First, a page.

Afterwards I talked with a young computer technician from Iran. He has been in Germany only a few months; the previous four and a half years were spent in the Netherlands, hoping for asylum. After making friends and learning the language, however, he was informed that his application had been rejected. So now Esmail is starting all over again, struggling to hold on to hope.

Teams like Xenos that offer practical and spiritual help to newcomers like Esmail and Amira’s family desperately need to be replicated all over the country. No single mission or church can meet the growing crisis. But when German Christians allow themselves to be channels of God’s compassion, all things are possible.

OM Germany Leader Tobias Schultz is eager to see that revolution of love. “The German church at large hasn’t understood cross-cultural ministry,” he observes. “There are so many immigrant churches that are not included in the German Evangelical Alliance. And just think of the second generation kids who would be well-equipped to participate in missions! Our hope and goal in the next seven years is to build strong relationships with these immigrant churches.”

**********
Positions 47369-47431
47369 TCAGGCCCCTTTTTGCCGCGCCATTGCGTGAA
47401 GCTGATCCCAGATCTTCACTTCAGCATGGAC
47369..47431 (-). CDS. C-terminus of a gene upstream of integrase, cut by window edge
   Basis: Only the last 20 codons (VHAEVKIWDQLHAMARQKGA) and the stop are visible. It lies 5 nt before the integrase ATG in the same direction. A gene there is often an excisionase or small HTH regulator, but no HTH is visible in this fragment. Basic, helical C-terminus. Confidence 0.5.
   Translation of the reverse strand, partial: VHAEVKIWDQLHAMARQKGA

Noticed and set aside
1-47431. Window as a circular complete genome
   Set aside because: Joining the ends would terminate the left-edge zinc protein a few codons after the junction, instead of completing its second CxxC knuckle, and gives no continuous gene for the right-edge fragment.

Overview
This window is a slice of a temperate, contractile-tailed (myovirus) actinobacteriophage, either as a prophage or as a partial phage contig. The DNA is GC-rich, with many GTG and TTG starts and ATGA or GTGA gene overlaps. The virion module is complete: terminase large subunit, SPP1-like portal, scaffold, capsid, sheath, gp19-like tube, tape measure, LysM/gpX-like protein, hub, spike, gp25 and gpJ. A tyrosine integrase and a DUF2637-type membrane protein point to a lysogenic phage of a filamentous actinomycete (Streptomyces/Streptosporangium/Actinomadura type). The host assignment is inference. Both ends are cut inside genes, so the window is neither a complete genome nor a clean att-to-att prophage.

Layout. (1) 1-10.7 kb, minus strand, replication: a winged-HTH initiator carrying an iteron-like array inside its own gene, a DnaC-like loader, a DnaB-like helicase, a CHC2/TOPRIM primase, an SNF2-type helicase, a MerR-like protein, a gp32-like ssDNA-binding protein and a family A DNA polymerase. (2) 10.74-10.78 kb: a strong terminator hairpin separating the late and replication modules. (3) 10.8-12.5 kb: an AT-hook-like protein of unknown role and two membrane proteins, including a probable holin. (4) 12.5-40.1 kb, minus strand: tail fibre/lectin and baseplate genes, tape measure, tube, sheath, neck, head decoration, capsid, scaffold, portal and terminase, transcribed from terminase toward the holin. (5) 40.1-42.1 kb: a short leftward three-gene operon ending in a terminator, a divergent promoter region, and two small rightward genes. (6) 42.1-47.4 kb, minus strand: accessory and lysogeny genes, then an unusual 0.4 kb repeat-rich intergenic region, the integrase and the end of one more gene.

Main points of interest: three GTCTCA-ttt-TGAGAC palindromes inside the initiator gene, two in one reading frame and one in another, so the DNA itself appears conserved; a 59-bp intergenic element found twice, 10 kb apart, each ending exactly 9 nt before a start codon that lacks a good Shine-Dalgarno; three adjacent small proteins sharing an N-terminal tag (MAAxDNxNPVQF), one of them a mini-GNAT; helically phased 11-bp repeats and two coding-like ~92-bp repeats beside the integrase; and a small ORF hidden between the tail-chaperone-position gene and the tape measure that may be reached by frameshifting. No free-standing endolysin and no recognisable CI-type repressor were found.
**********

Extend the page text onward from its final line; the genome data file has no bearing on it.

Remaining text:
Coat of Arms of Heilbronn *All names in this article except for that of Tobias Schultz have been changed.

 

Breaking the fear barrier!

19 Aug

EgyptprotestWhile attending a conference in Rome last month I talked with an American who describes exciting new opportunities for Christians after Egypt’s second revolution

A lot more is happening in Egypt these days than is apparent on our nightly news. A Christian worker on the ground in Cairo, whom we will call John Nyalls to protect his security, reports a groundswell of excitement among the Christian population who are involved in reaching Muslims. He declares, “One year of Morsi’s government has done more to advance Christianity in Egypt than all the decades before it.”